Over Ian’s five years of playing on the AVP, he has established himself a Main Draw mainstay on the AVP and traveled to multiple countries representing the USA. His 2018 and 2019 seasons were his best, with five Top 10 finishes. 

One of the ways Ian challenges himself is by treating each day as a tryout. He doesn’t take breaks; he doesn’t let up or treat a training session lightly. Every day is match day, whether he’s playing a qualifier or getting reps with friends on a weekday morning. “I continue to play,” he says, “because I feel like I’m good at it, but I have a lot of areas to get better. There is always more to be done.” 

One of his focuses has always been open and honest communication with his partners and ample feedback from practice players. Manhattan Beach is a beach volleyball haven; Ian regularly trains with Olympians and legends-in-the-making. “I get some of the best competition in the world here,” he says. Luckily for Ian, he has access to the best beaches and best players while having the luxury of remaining in his hometown. He’s still close to his family, both physically and relationally. 

As with many AVP athletes, Ian is multitalented. He improves his skills daily in practice and works side jobs to supplement income. Luckily, money is coming in through gigs he genuinely enjoys. Ian coaches a bit on the side, ranging from ten-year-old kids to middle-aged adults and everything in between. He loves coaching, especially when he sees his kids make improvements. When finally – it clicks.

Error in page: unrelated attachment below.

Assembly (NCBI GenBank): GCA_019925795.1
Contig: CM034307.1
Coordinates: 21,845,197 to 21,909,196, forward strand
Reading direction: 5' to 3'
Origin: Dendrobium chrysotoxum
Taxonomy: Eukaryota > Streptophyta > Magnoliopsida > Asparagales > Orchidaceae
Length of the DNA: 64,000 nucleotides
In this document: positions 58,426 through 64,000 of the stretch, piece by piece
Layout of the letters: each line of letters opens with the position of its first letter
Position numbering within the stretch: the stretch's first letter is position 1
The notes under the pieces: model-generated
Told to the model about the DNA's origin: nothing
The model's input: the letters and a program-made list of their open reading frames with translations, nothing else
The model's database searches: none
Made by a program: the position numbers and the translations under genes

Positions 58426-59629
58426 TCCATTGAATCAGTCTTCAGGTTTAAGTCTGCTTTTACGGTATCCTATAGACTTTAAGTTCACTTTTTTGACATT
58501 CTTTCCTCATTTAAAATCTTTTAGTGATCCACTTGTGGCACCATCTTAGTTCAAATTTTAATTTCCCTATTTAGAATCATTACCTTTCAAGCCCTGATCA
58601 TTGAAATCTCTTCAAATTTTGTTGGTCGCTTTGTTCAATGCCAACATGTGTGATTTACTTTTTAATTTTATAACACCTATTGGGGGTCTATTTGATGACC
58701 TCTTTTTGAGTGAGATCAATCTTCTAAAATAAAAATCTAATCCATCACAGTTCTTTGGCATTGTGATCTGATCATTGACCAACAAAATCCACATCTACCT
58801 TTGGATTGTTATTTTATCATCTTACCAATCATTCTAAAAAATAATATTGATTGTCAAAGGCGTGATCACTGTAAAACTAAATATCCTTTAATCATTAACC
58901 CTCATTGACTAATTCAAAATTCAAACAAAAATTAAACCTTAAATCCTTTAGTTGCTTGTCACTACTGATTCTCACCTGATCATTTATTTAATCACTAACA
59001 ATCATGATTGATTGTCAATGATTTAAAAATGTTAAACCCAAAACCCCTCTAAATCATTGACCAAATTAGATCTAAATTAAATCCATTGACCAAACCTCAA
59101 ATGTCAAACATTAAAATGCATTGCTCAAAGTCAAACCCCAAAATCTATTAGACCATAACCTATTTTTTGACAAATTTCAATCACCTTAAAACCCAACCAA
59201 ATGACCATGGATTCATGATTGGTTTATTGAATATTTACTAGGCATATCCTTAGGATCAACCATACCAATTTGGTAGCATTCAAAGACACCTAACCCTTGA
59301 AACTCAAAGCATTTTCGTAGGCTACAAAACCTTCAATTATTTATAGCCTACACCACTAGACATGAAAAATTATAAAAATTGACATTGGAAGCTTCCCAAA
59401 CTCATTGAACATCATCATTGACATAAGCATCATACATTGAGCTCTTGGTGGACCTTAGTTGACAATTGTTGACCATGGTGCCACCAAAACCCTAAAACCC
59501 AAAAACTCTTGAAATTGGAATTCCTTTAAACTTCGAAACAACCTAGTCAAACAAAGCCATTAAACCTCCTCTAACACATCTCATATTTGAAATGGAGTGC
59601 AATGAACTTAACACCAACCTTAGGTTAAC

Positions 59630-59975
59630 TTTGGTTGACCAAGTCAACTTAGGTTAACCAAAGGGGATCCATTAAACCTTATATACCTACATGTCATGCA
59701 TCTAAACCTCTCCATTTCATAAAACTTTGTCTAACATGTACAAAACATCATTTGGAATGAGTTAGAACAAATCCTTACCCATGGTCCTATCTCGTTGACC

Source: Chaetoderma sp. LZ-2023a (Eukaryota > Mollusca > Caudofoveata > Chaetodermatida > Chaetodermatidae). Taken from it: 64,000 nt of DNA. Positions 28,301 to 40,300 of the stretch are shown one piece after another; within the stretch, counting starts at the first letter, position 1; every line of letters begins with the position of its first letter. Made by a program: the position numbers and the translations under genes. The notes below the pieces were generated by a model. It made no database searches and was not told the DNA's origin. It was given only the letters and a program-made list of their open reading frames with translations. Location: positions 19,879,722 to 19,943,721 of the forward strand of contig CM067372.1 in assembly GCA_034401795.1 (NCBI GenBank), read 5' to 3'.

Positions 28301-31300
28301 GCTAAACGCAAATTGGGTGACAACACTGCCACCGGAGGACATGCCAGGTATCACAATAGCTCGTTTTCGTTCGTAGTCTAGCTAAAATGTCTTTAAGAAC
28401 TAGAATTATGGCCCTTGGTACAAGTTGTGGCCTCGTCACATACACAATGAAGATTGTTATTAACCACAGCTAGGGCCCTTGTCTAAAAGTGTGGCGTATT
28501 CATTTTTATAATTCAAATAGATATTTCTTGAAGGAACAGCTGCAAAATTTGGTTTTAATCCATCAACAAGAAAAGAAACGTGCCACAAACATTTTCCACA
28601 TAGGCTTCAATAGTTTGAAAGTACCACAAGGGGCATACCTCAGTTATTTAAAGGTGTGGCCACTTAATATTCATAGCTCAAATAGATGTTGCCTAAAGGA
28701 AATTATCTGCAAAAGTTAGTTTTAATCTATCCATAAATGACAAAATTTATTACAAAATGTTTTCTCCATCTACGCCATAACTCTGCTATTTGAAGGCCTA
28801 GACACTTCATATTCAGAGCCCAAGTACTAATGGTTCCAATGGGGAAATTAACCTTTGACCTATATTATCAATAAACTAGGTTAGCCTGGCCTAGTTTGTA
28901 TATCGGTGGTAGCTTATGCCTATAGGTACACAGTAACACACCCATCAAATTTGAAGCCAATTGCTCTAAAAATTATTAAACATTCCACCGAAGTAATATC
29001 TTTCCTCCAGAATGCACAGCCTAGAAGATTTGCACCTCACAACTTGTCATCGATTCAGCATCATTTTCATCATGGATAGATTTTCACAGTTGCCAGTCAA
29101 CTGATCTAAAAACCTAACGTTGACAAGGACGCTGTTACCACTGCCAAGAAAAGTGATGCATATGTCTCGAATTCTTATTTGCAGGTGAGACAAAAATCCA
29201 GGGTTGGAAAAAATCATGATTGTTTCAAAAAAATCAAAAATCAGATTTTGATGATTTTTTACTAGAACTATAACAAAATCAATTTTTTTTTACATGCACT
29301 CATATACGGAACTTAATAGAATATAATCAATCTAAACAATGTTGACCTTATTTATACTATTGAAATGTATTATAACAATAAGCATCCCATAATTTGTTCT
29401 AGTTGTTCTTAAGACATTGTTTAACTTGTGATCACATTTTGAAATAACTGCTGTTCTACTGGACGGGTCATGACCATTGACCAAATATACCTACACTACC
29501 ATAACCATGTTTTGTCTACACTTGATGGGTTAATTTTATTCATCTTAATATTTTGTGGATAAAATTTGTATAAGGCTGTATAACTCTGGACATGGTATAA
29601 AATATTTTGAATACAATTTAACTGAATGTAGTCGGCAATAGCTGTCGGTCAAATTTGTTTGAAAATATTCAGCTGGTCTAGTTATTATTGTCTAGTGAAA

Ian’s also a talented photographer and videographer. He’s shot wedding and real estate videos, as well as countless other special events. He rarely has a day with nothing on the docket, but he knows this is what it takes to get where he wants to go. And he’s made steady headway in the last two years. 

As a Manhattan local and beach volleyball player, Ian’s love of the game drives him every day to pursue greatness. “Growing up in Manhattan beach,” he says, “the biggest thing I want is to get my name on the pier.” Winners of the legendary AVP Manhattan Beach Open are memorialized in a volleyball plaque embedded in the MB Pier. It’s the ultimate honor in the South Bay, and Ian wants it badly. Another goal is the LA Olympics in 2028. These dreams keep him going, keep him in the gym – on the sand and out of the office.

Miles Evans (left) and Ian Satterfield (right) stand before a crowd of about 45,000 people in attendance to witness the opening ceremonies for the Pan American Games of Toronto 2015.

The pandemic has been challenging, of course, but Ian’s found his way to the sand. This summer, he traveled to eight AVP America tournaments around the country. And he won four of them. He’s kept his skills and workout regimen tight. With such a steady upward trajectory, Ian’s not one to let himself relax too much on his goals. 

Though it’s a grind, Ian’s is a life he chose, one he made for himself. “My life is: play volleyball, workout, coach, and shoot content,” he laughs. “Maybe I would like to have more free time, but there are other problems I could have. I enjoy what I do.”